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Fusion and Creation: The Characteristics of Korean Buddhism in the Chinese Perspective
Author Li, Si-long (著)=李四龍 (au.)
Source International Journal of Buddhist Thought & Culture=국제불교문화사상사학회
Volumev.26 n.1
Pages35 - 53
PublisherInternational Association for Buddhist Thought and Culture
Publisher Url
LocationSeoul, Korea [首爾, 韓國]
Content type期刊論文=Journal Article
KeywordBuddhist Transmission; Chinese tradition; Korean Buddhism; Korean style; Religious Consilience
AbstractKorean Buddhism in Chinese history is known as “Haidong Buddhism,” which meansBuddhism [from the country] East of Yellow Sea, and now has become a uniqueBuddhist tradition. Since the second half of fourth century when Buddhism spreadfrom northern China to Goguryeo, Buddhist exchanges between China and Koreawere quite frequent. Many Korean monks lived in China, and they not only broughtIndian Buddhist scriptures and introduced the schools of Chinese Buddhism to Korea,but also made important contributions to the development of Chinese Buddhism. Forexample, Goguryeo monk Seungnang (Ch. Senglang, fl. ca. 490) in the Northern andSouthern Dynasties period promoted the formation of the Three Treatises school, andUitong (Ch. Yitong, 927–988) and Jegwan (Ch. Diguan, d. ca. 971) made great effortsin the revival of Tiantai Buddhism in the early Northern Song dynasty. In brief,Korean Buddhism shared the similar teaching with Chinese Buddhism, and was inthe same community of Chinese Buddhism in ancient time. On the other hand, KoreanBuddhism highlighted the mainstream of Chinese Buddhism, especially the ideas foundin the Treatise on the Awakening of Faith in the Mahāyāna, and various eminentmonks in the Korean Hwaeom 华严, Cheontae 天台, Seon 禅 and Consciousness-onlyschools, such as Wonhyo (617–686), Uicheon (1055–1101), and Jinul (1158–1210). There is a Buddhist restoration in modern Korea after the decline suffered inthe Joseon period (1392–1910). Advances have been made in the fields of Buddhistceremony, organizational system, and the explanation of doctrines. The reforms andinnovations appear to be full of vitality, and are worth being learned by contemporaryChinese Buddhist communities.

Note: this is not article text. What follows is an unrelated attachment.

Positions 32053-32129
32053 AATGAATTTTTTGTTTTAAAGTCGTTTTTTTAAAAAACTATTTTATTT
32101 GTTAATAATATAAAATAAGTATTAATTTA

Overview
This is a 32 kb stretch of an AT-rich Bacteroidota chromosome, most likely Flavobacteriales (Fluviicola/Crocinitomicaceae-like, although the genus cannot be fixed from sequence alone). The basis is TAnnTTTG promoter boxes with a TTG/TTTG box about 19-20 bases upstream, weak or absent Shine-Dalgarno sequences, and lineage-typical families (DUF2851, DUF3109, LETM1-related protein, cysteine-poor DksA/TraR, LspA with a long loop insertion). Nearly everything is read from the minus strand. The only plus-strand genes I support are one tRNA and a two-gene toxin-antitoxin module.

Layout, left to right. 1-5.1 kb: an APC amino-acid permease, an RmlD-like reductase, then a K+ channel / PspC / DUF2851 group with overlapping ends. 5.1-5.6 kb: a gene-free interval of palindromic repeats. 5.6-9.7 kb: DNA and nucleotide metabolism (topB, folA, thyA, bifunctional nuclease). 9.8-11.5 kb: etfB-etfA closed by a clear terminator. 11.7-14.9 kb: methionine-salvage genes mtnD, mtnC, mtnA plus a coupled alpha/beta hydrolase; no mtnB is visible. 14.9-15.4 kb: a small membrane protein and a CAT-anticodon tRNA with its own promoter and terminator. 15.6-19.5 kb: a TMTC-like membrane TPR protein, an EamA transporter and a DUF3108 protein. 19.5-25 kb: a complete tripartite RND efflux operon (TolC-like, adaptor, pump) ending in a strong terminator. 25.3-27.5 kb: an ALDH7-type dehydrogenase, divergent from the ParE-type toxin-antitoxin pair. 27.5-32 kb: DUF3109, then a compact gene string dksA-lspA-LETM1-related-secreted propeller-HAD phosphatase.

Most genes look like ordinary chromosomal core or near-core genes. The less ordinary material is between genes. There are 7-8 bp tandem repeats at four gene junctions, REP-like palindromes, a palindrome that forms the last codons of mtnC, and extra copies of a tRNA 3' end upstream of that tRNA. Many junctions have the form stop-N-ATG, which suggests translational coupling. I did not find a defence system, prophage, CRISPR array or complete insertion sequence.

ISSN15987914 (P)
Created date2017.07.11
Modified date2017.07.11

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